It was a beautiful, sunny Texas day in November. I admit I didn’t much notice that, though, because I was late to class. I was nearly finished with the first semester of my junior year at UNT, and I was running around like a chicken with its head cut off. I wasn’t known for being the relaxed type back then.
OK, Mel, I thought. You can do this. Instead of taking my usual, longer route to class, I decided to cut through center campus. Despite my efforts to draw inner peace from the misting fountains by the library mall, my shoulders were tense with the presence of what seemed to be nearly a quarter of our student body populating the area, with no reason to convene aside from the gorgeous weather.
A group of girls was headed my way. We were sharing a relatively narrow path, so there wasn’t much time for me to slink off to the side and let them through.
One of them tripped on my cane. Hard.
Neither she nor her friends checked to see if I was OK; they just apologized, still giggling, and skittered away.
I was slack-jawed and spellbound. I wanted to scream at them for abandoning me, but no words came. This was a rarity for me, since back then I was affectionately known amongst my friends for being the blind girl with sidewalk rage.
So much for getting to class. How was I even going to get home? I knew my way around flawlessly, but without the security of a functional cane, my steps were halted and completely devoid of confidence amidst this sea of people. Not to mention that there were two street crossings between points A and B. And what could be done about my cane? How long would it take me to get a new one? Why had it never occurred to me to have a backup on hand? Suddenly I’d gone from being completely independent to completely helpless. I wanted to despise that girl for being able to navigate the campus with what seemed to be the utmost ease. I wanted to despise her for lacking the decency to rectify what I knew had been an accident at first but, now that she’d left me to my own devices, was starting to feel more like an act of carelessness. This was a matter of survival, however, and although I was devastated, I knew I hadn’t the time for that way of thinking.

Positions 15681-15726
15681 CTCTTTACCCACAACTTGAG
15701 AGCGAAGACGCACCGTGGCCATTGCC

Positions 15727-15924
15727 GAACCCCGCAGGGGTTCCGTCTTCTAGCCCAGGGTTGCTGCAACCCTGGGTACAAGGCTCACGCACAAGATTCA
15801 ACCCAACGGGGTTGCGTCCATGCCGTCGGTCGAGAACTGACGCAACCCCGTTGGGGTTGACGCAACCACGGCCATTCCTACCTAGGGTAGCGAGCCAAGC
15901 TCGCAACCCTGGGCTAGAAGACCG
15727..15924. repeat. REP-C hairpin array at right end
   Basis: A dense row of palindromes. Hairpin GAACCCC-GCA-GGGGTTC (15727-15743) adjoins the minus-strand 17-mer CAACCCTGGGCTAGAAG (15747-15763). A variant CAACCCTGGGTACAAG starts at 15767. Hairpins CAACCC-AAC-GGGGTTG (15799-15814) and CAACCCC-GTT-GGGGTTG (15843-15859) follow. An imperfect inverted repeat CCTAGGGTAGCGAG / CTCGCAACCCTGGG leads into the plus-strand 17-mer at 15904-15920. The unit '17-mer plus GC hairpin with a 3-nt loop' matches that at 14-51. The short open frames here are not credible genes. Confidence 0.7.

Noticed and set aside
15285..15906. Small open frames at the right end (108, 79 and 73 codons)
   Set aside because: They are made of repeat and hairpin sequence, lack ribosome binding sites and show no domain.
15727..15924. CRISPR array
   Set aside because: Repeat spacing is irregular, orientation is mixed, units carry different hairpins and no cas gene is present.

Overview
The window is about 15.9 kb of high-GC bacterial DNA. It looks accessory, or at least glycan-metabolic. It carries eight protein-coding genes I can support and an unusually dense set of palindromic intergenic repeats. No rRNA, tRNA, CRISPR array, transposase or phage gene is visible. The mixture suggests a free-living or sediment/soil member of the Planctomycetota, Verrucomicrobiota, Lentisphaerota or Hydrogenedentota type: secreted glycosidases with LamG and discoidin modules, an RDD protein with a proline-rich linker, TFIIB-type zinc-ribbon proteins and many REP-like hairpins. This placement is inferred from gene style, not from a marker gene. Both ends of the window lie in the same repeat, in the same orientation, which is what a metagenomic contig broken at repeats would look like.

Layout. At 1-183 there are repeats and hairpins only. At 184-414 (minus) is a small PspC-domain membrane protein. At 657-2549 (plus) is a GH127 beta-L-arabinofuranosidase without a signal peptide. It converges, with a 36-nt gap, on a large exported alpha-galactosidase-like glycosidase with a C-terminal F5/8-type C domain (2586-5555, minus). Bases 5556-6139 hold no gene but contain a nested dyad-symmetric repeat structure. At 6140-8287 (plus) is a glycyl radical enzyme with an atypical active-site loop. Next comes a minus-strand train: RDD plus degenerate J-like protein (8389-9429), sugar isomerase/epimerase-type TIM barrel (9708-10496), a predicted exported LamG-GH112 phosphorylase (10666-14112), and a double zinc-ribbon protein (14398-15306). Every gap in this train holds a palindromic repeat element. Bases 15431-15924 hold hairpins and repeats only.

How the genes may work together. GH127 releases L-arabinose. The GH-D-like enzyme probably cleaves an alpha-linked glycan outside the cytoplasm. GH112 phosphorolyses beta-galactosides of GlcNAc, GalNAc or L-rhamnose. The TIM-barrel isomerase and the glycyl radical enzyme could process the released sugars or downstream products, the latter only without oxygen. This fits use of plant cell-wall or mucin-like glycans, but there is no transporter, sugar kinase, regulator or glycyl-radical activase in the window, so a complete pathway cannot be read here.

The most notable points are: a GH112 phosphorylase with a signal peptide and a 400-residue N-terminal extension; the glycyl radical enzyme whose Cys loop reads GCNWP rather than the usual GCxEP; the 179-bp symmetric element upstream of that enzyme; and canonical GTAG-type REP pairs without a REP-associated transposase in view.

Picking up the pieces of my cane, and what little I could of my dignity, I made my way to the nearest wall, then sat with my back to it and my knees drawn protectively against my chest. In tears, I called a mentor with the disabilities office and left her a desperate voicemail asking if she could send someone to walk me home. As I pressed “End,” I heard someone approach me.
“Are you OK?” asked a female voice that, though soft, held its own over the ambient noise of the crowd.
“Someone tripped over my cane and broke it,” I sobbed, wondering if my words were even intelligible and hating how weak I sounded and felt. “I know where I am, but I don’t think I can get home safely.”
“Can I help you?” she offered, then added with some urgency, “And can I please give you a hug?”
I pocketed my cell, picked up the remains of my cane once more and stood, however shakily. Feeling more than a little embarrassed by the situation, I was glad to hide my face in her willing shoulder for a moment.
“I’m Cortni, by the way,” she said, smiling as we broke contact.
“I’m Mel,” I replied through a lump in my throat, wiping the tears from my cheeks and trying desperately to keep fresh ones at bay. “Thank you. I had no idea what to do.”
“Where do you live, Mel?”
“Maple. We’re not far, actually.”
“Not at all! I go to Wesley a lot, and it’s pretty much right next door.”
Cortni came to my side and offered her elbow, like she’d done it a thousand times, and together, we headed south toward my dorm, chatting all the way. I wasn’t sure why all this had happened, exactly, but my gratitude for the love and kindness of a stranger, now a friend, overrode my momentary self-pity. Cortni and I had little contact after that, but I’ll never forget what she did for me.
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